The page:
you are supposed to wait until after the
first frost to pick them.

So I decided to show just a couple
very common things.

DO
Elderberries can be eaten just as they are
or made into such things as:
jelly, syrup, or of course wine.
They are a little seedy if you eat them just plain,
but the juice is very flavorful.

DON'T

I only know these as coyote berries.
Do Not eat these!
They are poisonous.

Blackberries are common; however, 
there are two kinds around here.
The ones with the big fat leaves are good.
The ones with the skinny pointy leaves are bitter.
The berries look the same, 
but the flavor is reeeealllly different.

These aren't uncommon things,
but I sure get the questions
when I am picking them.

Until next time,
Nimble Fingers and Even Stitches

Monday, October 28, 2013

A Frugal Idea as Old as the Hills

I needed a little rug for in front of my sink
soooo....
I had a couple sets of sheets that were
just for wrapping furniture or 
'just in case' moments.
I cut them into strips,
sewed the strips together,
then rolled the whole mess into
a bowling ball:)

The next part was the best part.
I gave it to my mother who crochets.
It was returned to me in the form of a rug.
How perfect is that?

This rug was made with 4 queen bed sheets.
The strips were cut about 1.5".
The finished rug measures about 17"X40".
I do have another one that is round so
your options are not limited to squares and rectangles.

If you crochet, this would make a 
great Christmas gift.
I try not to decorate other people's houses,
but these are to be walked on so
if it is getting muddy by the back door,
you know it's working.
One other tid-bit,
if you can find all cotton sheets,
you can dye them.
If they are cotton/poly,
the dye won't take so you should find
a color that you like as is.

Until next time,
Nimble Fingers and Even Stitches 

Thursday, October 17, 2013

Candied Citrus Zest Recipe (like Airheads)

Right in time for Halloween.

I have had this recipe forever
and finally got around to giving it a whirl.
They look just beautiful.

Recipe:
1 pink grapefruit
4 oranges
6 lemons
6 limes
8 cups cold water, divided
6 cups sugar, divided

1. Using a vegetable peeler (I used a paring knife) peel
rind from fruits trying to include as little of the bitter white pith
as possible.  In a large saucepan, cover the zest strips with
2 cups cold water.  Bring to a boil; drain and rinse zest
under cold running water.  Repeat procedure two more times,
using fresh water each time.
2.  Return blanched zest strips to the saucepan.  Cover with 4 cups 
sugar; add remaining 2 cups water.  Bring to a boil; reduce
heat to a simmer.  Continue to simmer until zest is
translucent in color, about 10 minutes.
3.  Remove from heat; cool and drain.  Lay strips on a wire rack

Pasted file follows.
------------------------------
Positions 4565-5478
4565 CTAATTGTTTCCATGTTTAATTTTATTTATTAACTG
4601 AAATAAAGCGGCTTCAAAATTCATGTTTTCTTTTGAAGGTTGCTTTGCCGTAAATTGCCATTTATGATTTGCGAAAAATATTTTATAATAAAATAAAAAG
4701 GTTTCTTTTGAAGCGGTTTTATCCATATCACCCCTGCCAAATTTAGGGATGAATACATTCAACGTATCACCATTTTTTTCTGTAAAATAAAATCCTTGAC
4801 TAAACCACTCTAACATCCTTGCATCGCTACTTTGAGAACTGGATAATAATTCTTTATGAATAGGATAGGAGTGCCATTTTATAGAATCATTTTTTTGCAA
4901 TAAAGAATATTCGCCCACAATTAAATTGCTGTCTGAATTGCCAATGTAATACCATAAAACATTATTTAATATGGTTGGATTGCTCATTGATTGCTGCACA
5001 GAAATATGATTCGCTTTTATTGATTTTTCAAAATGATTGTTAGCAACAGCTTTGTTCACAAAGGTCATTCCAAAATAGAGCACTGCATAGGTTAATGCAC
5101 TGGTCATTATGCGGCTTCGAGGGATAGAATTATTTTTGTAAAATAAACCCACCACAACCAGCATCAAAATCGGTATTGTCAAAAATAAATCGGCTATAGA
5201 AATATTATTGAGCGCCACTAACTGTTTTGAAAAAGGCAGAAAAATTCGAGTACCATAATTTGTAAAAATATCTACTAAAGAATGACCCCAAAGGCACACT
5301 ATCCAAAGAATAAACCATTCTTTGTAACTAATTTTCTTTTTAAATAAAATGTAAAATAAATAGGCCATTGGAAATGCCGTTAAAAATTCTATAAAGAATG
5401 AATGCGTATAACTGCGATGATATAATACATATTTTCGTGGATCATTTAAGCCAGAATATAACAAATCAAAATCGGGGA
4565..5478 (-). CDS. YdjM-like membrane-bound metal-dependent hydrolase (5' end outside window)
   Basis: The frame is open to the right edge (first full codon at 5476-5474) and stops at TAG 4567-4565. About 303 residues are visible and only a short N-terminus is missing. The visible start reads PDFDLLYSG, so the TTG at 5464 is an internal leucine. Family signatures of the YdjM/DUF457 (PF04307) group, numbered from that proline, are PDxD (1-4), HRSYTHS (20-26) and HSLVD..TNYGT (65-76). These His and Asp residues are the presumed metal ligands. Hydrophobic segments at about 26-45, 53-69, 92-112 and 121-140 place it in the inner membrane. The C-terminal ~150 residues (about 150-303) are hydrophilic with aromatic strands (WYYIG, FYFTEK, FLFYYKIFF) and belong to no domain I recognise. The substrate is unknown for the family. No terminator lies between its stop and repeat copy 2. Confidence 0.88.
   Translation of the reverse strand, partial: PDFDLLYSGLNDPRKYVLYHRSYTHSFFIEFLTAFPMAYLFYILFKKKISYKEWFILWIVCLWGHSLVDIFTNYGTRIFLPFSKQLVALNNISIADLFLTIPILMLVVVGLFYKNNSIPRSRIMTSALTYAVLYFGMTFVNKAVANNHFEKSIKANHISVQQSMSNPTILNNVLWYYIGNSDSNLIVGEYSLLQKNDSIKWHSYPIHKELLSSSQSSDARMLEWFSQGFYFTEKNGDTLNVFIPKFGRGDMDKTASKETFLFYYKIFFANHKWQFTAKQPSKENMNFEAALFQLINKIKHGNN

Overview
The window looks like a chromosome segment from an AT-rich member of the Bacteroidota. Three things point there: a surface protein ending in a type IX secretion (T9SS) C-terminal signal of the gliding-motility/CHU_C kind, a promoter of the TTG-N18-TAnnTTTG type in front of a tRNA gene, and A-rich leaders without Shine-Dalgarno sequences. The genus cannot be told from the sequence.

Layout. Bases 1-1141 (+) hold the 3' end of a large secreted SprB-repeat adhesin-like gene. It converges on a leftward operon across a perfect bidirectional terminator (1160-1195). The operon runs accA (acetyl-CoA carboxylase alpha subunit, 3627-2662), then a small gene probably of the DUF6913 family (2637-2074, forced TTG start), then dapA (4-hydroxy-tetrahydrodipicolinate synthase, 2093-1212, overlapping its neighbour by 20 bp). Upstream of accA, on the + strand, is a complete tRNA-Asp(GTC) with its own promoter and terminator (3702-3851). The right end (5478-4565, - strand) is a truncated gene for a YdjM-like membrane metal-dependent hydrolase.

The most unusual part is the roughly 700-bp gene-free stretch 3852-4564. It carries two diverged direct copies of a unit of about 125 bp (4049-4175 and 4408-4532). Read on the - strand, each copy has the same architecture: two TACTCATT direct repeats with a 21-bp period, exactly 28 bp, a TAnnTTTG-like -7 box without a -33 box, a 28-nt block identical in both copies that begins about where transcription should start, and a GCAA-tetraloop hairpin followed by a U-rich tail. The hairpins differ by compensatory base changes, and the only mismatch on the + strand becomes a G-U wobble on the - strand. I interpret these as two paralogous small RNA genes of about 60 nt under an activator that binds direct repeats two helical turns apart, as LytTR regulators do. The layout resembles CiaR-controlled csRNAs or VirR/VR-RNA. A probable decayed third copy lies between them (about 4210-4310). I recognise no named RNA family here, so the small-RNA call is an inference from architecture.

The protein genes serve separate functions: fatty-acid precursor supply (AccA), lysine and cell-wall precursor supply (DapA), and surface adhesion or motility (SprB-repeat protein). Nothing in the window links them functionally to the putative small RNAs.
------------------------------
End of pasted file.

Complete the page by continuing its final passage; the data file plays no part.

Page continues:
set over parchment paper.  Allow to dry for at least
4 hours at room temperature.
4.  Toss zest in remaining sugar, coating completely.
Transfer to an airtight container.  Store at room 
temperature for up to 1 month.

Warning: when I ate them, I made a
"Kodak face."  I am not the sweet/sour 
sort of candy lover.
My son thinks they are great.
(They resemble the Airhead candy)
Also, when I tried to use a potato peeler,
I had issues so just used a paring knife.
They also make a great centerpiece though
I think they might be gone by the weekend:)

Until next time,
Nimble Fingers and Even Stitches

Sunday, October 13, 2013

Do You "Prepare" for Winter?

Around here, we prepare for winter.
Though there are a few more things 
I would like to see finished up before the snow flies,
I am beginning to ease up a bit.
Over the past couple months,
we have been working in the garden
in order to stock up.
And I am actually glad to say that I think
my love affair with my pressure-canner
has come to an end for the season.
I finished stacking the wood this morning.
There is still some bark mess to deal with,
but the wood is in order.
I dug a few spuds this morning as well.
I'm not sure why it is that digging spuds
makes me feel so successful.
Maybe it's because you have to trust
that they are there even when you can't see them.
Most of mine still have green plants 
so it might be November before I get to dig more.
I also pruned my tomatoes,
having just learned about that this year.
A dear friend told me she had finished
pruning hers.  It sounded so funny.
I told her my plants were loaded
with green tomatoes.
She said if you prune all the 'tops'
and any new growth,
the plant will feed the tomatoes better.
We will probably get one more salad
worth of lettuce from the garden
as it is beginning to bolt.
I feel pretty fortunate.
We haven't had to buy lettuce since June.
I just planted some in with a house plant
to see if I can get some to grow inside.

No matter where you live,
it's probably a good idea to be prepared
for at least a couple days
of no power, closed roads, or whatever
might come about.
If you have a barbecuer,
make sure it has propane (if it's that kind:)
It's still possible to cook on it in winter
~just not as much fun as in summer.
And last but not least,
don't forget water...
that one's pretty important.

All done?
Time for a cup of hot cocoa.
Yum.

Until next time,
Nimble Fingers and Even Stitches